Thank You For Not Smoking

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Gaston had fallen on hard times since the war. In December of 1919 a coup d’état at International Anti-Cigarette League headquarters forced her to resign as league superintendent. She was not about to go away, however; the next day she announced her candidacy for President of the United States on the “clean morals, clean food and fearless law enforcement” platform. Although Gaston actually filed in the South Dakota Republican primary, she soon dropped out of the presidential campaign and set about reorganizing the old National Anti-Cigarette League. In 1920 she invaded Kansas and led a drive for strict enforcement of Kansas’ anticigarette law; Kansas law-enforcement authorities, harassed into action, made a few perfunctory arrests. Gaston also wrote public letters to President-elect Warren G. Harding and to Queen Mary, urging them to quit smoking cigarettes. Finally she proved to be more than even upright Kansas could handle; in January, 1921, an embarrassed Kansas Anti-Cigarette League fired her, and Gaston set out for a new campaign in Iowa. A few months later the National Anti-Cigarette League board of directors, noting that what Gaston called her “Carry Nation tactics” were no longer the most effective means of fighting the cigarette evil, also fired her. At sixty-one, after twenty-five years of anticigarette campaigning, Lucy Page Gaston was out of a job.

Despite all the postwar antismoking activity, the movement seemed to be foundering. Between 1919 and 1921 Nebraska, Iowa, Arkansas, and Tennessee repealed their ineffective cigarette prohibition laws, and in 1921 the Idaho legislature first passed, and then almost immediately repealed, a ban on cigarette sales. In fact, only one state enacted a new, prohibitory anticigarette and antismoking law during the postwar antismoking campaign. That state was Utah.

 

Utah had banned cigarette sales to minors in 1896, but although cigarette prohibition bills were considered in later years, Utah generally muddled through the pre-war crusade without actively joining in. The postwar revival of that crusade found congenial ground in the state, however, particularly within the powerful Mormon church, and in 1920 a church publication hinted that the time had come for all-out war. By February, 1921, the church had lined up enough support to secure easy passage of a bill prohibiting cigarette sales, cigarette advertising, and smoking in any form in certain “enclosed public places,” such as government offices, theaters, and—more germane to this article—cafés and restaurants. The bill sailed through the legislature with little public comment—no one really expected it to be enforced anyway—and was signed by Governor Charles Mabey. By June, 1921, cigarette sales and public after-dinner smokes were illegal in Utah, but as expected the new law affected Utah smokers hardly at all. Restaurant and theater proprietors seemed unwillingly to enforce it themselves, and the sheriff’s office and the police department bickered over who would have the thankless task. In the end, no one enforced it.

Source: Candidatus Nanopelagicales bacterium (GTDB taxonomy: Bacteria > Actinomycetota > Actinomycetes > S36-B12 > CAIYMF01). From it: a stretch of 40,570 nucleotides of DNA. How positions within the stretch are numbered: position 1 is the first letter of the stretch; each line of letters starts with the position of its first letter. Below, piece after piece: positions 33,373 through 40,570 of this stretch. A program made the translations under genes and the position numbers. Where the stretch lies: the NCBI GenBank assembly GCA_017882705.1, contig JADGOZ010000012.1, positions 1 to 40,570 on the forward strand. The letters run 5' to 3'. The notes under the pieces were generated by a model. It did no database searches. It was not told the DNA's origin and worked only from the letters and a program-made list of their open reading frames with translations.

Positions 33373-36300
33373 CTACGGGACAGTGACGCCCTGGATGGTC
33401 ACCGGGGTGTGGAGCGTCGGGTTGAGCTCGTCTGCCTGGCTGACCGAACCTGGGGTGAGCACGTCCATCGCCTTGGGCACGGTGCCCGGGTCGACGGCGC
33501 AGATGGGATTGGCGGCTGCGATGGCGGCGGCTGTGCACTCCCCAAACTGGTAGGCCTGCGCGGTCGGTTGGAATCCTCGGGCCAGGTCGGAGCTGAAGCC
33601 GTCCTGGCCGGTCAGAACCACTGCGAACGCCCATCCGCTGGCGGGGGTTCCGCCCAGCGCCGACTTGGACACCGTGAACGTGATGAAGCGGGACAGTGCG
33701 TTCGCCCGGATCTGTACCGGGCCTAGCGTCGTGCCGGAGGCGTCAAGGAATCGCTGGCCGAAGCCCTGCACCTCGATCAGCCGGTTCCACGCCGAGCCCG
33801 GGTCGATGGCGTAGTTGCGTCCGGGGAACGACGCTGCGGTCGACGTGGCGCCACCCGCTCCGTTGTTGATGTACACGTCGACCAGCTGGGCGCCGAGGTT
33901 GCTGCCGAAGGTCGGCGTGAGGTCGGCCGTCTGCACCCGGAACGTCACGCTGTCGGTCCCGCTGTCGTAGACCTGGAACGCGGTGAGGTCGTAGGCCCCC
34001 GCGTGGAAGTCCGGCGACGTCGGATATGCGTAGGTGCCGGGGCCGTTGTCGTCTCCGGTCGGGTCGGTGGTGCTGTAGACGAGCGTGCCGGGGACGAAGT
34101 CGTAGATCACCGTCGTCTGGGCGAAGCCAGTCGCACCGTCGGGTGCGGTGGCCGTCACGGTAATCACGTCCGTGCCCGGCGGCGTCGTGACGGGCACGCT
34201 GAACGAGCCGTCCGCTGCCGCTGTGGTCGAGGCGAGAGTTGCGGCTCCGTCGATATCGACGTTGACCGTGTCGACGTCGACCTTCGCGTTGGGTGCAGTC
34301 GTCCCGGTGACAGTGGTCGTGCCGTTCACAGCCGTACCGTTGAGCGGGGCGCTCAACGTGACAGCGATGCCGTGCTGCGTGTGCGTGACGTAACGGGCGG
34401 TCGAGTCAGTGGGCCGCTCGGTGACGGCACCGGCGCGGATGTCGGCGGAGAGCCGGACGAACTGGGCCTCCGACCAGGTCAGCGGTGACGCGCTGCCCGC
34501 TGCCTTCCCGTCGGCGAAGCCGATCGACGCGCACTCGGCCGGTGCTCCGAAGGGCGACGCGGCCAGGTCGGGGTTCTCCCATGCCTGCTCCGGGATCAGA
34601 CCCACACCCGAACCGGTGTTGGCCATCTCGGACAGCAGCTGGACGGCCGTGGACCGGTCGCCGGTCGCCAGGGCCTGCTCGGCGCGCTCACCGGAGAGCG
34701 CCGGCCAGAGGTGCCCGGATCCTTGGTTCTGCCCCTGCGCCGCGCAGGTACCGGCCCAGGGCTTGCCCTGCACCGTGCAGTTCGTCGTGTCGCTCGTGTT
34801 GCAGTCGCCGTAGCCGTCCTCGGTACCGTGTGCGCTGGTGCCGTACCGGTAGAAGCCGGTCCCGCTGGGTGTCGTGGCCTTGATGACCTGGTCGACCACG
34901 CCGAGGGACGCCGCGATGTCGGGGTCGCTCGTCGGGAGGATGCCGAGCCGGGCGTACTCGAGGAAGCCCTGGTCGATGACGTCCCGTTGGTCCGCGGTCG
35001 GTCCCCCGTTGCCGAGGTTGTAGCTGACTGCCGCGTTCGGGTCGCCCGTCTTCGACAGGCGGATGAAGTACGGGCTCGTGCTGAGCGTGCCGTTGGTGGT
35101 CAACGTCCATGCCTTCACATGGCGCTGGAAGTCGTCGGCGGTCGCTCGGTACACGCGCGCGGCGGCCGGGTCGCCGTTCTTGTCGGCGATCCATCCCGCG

In 1922, however, Mormon church president Heber J. Grant urged Mormon voters to elect officials who would promise to enforce the new laws. Benjamin R. Harries vowed to do just that, and in November, 1922, he was elected Salt Lake County sheriff. Soon after he took office, Sheriff Harries ordered a number of raids on suspected cigarette dealers, whereupon the dealers paid homage to the law by hiding their cigarettes and charging bootleg prices for them. Sheriff Harries obviously decided that more dramatic measures were required, because on February 20, 1923, Mr. Bamberger, Mr. Lynch, and Mr. Newhouse found themselves in jail.

As if their march down Main Street had not been humiliating enough, the three men were then informed that each would have to post a ten-dollar bond before he could be let go. The implication that so measly a sum could substitute for their word of honor was simply too much; an argument ensued. The three finally were released on their own recognizance by Judge Noel S. Pratt, but not before they had chided deputies Mauss and Harris for not also arresting McKay. That did not help them, but it did result in another complaint being sworn. It was served by telephone, and McKay promised to surrender himself the next morning. Later that day Newhouse told a newspaper reporter that the entire affair was a “frame-up” and a political ploy by Sheriff Harries and his “asinine deputies.” Sheriff Harries dismissed the accusations as “bosh” and ordered his deputies to continue to enforce the law. The next day several deputies raided the Hotel Utah grill room and the state capitol (where the legislature was in session) and arrested six more smokers. The deputies were disappointed when they could find no smoking legislators to arrest.